But he put the brakes on what could have been a game-turning inning on Sunday.
Fister was locked in a scoreless duel with Rangers right-hander Tommy Hunter in the sixth inning when it appeared that one of those frames was upon him.
Rangers designated hitter Vladimir Guerrero hit a line drive that hit the left-field fence on one bounce. Lucky for Fister, Ryan Langerhans snagged the ricochet and gunned down Guerrero at second base.
Nelson Cruz hit the next pitch for a home run, Ian Kinsler singled, and so did Matt Moreland. But before another crooked number could ruin his day, Fister listened to what pitching coach Carl Willis had to say, got his pitches down in the strike zone, retired the next two hitters and limited the damage to one run.
It became the turning point of the series finale as the Mariners retaliated with a run in the bottom half of the sixth inning, added another run in the seventh when Langerhans tripled and scored on Josh Wilson's single to left, and notched a 2-1 victory before 20,764 at Safeco Field.
The Mariners (55-92) won the series and kept the Rangers from reducing their magic number for clinching the AL West.
"We talked a little yesterday about [Jason] Vargas giving up four two-out runs," interim manager Daren Brown said. "Fister was outstanding today shutting innings down. He gave up some hits, but I always like to think that hits don't beat you, runs beat you. I thought he did a nice job of minimizing the damage, obviously. He made some big pitches to get out of innings."
Fister (6-12, 3.83 ERA) stranded two runners in the first, third, sixth and seventh innings.
"He did a good job," Rangers third baseman Michael Young said. "He commanded the ball really well, threw quality strikes and changed speeds. But we have to take responsibility for our offense. We have to score runs no matter what."
Brown said the Mariners' 57th win of the season was all about "solid pitching, solid defense and timely hitting."
And a few words from the pitching coach.
Willis and catcher Guillermo Quiroz visited a struggling Fister after the rash of hits of sixth-inning hits. The message was clear: get the ball down.
"He will sneak up in the zone at times and becomes hittable," Brown said. "When the ball's down, they don't square up a lot of balls on him. It's a pretty simple thing for him."
But in the heat of battle, Fister has a tendency to speed up instead of slow down.
"It's all a learning process," the rookie said. "There are times when you have to slow down. You take a couple of breaths and go back and go to work. But it's about slowing down and keeping the ball down. It's a learning experience."
Quiroz commended his pitcher for making the necessary adjustment.
"He was working a lot with sinkers," he said. "He kept the ball down. The few mistakes he made got hit pretty hard, but other than that, he threw the ball great. He threw fastballs, changeups, sinkers, cutters, basically his entire repertoire."
Quiroz was making his first start of the season with Seattle, worked well with Fister, whom he had not caught since Spring Training, and made the last of several stellar defensive plays, throwing pinch-runner Esteban German out at second base for the first out in the eighth inning.
German stole 50 bases in the Minor Leagues this season.
"I thought he had a pretty good jump and I tried to release the ball as quick as I could," Quiroz said. "I was glad it was right there. On a play like that, you have to make sure the throw is right on the money or you're not going to get him. I have played against him before in the Minors, and he's a pretty aggressive runner. I kind of knew he was going to go at any minute."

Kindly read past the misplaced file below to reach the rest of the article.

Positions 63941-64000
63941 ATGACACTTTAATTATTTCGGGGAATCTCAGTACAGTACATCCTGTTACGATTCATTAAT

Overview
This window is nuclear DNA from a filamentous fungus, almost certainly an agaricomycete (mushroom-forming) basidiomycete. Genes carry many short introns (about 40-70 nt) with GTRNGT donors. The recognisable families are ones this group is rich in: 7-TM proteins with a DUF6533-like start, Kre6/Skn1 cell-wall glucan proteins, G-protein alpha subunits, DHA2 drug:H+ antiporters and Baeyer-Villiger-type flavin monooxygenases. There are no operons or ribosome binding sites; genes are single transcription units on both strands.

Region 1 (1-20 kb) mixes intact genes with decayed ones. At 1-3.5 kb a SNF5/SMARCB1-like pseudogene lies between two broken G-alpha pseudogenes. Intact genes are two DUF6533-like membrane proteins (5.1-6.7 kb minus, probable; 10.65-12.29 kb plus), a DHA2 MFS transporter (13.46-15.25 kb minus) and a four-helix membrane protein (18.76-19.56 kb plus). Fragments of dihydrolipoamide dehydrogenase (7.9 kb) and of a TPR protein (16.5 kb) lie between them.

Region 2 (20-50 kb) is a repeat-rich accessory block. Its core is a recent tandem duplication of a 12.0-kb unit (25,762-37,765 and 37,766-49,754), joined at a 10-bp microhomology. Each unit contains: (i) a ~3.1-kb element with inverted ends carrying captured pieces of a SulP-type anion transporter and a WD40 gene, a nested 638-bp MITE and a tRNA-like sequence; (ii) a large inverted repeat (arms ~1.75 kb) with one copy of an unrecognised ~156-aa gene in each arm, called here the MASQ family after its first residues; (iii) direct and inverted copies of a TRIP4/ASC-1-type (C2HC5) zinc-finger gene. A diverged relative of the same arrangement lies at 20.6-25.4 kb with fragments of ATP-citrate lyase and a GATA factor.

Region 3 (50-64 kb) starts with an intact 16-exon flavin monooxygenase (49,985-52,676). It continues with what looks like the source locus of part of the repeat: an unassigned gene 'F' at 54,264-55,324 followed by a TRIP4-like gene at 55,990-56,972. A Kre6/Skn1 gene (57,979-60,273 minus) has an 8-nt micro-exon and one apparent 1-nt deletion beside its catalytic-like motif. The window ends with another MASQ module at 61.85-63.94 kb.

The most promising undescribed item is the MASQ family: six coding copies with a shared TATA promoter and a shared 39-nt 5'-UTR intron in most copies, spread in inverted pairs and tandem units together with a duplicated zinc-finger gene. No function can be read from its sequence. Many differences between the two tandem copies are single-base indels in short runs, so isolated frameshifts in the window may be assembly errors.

The ninth inning was a little shaky for closer David Aardsma. He walked the first and third batters he faced but retired the three guys he needed, notching his 31st save in 36 save chances this season -- leaving runners on first and third.
Thanks to some stellar defensive plays by center fielder Michael Saunders and Wilson in the fourth inning, Fister sailed into the sixth with a five-hit shutout.
The inning started with Langerhans adding a defensive gem of his own, turning what looked to be a leadoff double by Guerrero into an out at second base. Langerhans fielded Guerrero's one-hop line drive off the wall in left, turned and threw a strike to Chone Figgins, who applied the tag on his former Angels teammate.
"That was a baserunning mistake right there," Rangers manager Ron Washington said. "It happens. Sometimes it hurts you and sometimes it helps you."
But Cruz hit the next pitch over the fence in left field, giving Texas the lead.
"If I'd have known Cruzie was going to hit a bomb, I would told [first-base coach Gary Pettis] to throw a rope around him and hold him to first base," Washington said.
Fister would yield two more singles in the inning before dodging further damage, and the Mariners reciprocated with a run in the bottom of the inning to tie it up.
Figgins reached on an infield single--- the ball hit second base and caromed away from shortstop Elvis Andrus -- and scored on Franklin Gutierrez's double to left field.
Figgins and the ball arrived at the plate at the same time and the runner tried to drag his left hand across the plate. But it hit nothing but dirt.
The ball, however, fell out of catcher Matt Treanor's glove and Figgins got up, realized that first-base umpire Marty Foster -- who had rotated to cover the plate on the play -- had not given a safe or out sign, so hustled back to the plate and stepped on it.
Jim Street is a reporter for MLB.com. This story was not subject to the approval of Major League Baseball or its clubs.